TeideSat - A cubesat made by Canary Island students

TeideSat is a team of students and ex-students from Canary Islands universities. Our goal is to design, assemble and launch a nanosatellite following the cubesat standard. It’s based on a cube about 10x10x10cm.

Once it’s placed in space, this cubesat will have two missions:

  • The first and main one is to establish optical communication through high power LEDs. We would like to receive information from the cubesat, like its status, measurements and position in relation to the Earth. Thanks to this information, we are able to investigate how to mitigate satellite light contamination due to their reflections and thus, learn how astronomic pictures could be taken with less interference.
  • The second one is to analyze how different memory units work in space without any protection. We will place different memories (NOR, NAND, EEPROM, etc) and store specific information to see how cosmic radiation affects them.

Different parts of our cubesat.

Our nanosatellite is divided in different subsystems:

  • Battery Management Subsystem (BMS): it manages the batteries protection circuits and outputs a clean power channel to use with the EPS.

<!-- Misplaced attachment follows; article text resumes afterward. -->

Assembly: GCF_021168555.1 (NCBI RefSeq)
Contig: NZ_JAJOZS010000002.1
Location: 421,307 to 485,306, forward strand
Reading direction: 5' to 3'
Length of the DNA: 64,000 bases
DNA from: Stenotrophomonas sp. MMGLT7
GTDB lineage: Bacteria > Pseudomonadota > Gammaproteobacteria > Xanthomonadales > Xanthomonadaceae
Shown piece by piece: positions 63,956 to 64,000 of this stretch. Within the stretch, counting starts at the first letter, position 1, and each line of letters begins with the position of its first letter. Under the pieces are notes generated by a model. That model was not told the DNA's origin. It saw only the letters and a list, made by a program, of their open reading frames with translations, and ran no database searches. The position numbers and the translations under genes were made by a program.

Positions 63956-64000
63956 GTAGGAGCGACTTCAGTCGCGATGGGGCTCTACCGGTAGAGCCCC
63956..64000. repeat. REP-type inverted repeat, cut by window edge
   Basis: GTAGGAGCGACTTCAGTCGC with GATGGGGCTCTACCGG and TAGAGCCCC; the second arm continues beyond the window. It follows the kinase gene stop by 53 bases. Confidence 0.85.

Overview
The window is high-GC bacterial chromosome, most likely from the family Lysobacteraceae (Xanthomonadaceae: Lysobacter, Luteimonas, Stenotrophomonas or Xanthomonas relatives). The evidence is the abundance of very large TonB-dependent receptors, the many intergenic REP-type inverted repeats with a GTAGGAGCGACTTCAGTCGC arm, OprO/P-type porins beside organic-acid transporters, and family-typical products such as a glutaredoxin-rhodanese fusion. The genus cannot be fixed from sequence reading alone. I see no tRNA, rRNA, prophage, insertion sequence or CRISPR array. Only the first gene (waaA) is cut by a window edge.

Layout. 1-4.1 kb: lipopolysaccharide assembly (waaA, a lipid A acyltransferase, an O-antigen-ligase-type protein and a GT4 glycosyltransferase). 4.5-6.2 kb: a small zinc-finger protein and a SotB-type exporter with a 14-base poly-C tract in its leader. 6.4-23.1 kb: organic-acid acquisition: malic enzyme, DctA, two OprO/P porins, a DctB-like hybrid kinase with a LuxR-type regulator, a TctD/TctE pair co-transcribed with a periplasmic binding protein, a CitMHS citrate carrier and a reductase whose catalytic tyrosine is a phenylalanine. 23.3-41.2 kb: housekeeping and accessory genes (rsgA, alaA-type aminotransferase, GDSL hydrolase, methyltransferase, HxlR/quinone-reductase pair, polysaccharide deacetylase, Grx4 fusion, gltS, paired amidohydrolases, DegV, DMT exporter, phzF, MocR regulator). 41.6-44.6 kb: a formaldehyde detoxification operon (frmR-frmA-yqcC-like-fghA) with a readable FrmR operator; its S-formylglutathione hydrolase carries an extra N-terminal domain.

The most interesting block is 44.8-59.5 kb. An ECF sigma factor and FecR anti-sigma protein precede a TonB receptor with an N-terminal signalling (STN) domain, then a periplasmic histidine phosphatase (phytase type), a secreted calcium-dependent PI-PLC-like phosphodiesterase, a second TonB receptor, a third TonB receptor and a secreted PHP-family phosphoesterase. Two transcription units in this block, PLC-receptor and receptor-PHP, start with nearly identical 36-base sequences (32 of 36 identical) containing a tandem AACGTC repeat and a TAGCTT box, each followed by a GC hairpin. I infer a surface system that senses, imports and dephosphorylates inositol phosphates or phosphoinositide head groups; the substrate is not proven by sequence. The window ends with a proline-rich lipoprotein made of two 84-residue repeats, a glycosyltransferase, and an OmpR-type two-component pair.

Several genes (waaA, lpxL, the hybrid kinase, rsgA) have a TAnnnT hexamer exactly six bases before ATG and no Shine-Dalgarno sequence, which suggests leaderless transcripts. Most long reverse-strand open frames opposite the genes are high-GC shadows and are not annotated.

• Electrical Power Subsystem (EPS): the EPS is splitted into two categories: high and low power. High power one is dedicated to supply the four LEDs to provide enough energy since it has a really high consumption compared to the rest of the satellite.

  • Attitude and Determination Control Subsystem (ADCS): This subsystem uses a GPS and an IMU to determine the location of the cubesat in space. This way, we are able to focus the LEDs face to the Earth.

  • On-Board Computer: Our main control device to manage all the internal tasks and also the responsible of act depending on the situation (shadow zone, low battery, emergency cases, etc)

We also have a department dedicated to the structure of the cubesat, its thermal dissipation, etc.

Currently, we are nearly ending the first design phase of the subsystems. One of our plans is to design different boards with different ic’s for our EPS. We need to make some tests about which converter is the most efficient for our case, their limitations and other tests like thermal dissipation and stress testing to simulate the space environment.

Thanks to Aisler, we are able to design and test almost inmediatly! The test process is one of the longest ones since we need to make sure each component is suitable for our space mission.

We expect to have a cool design season very soon!

Some AISLER boards for our optical experiments.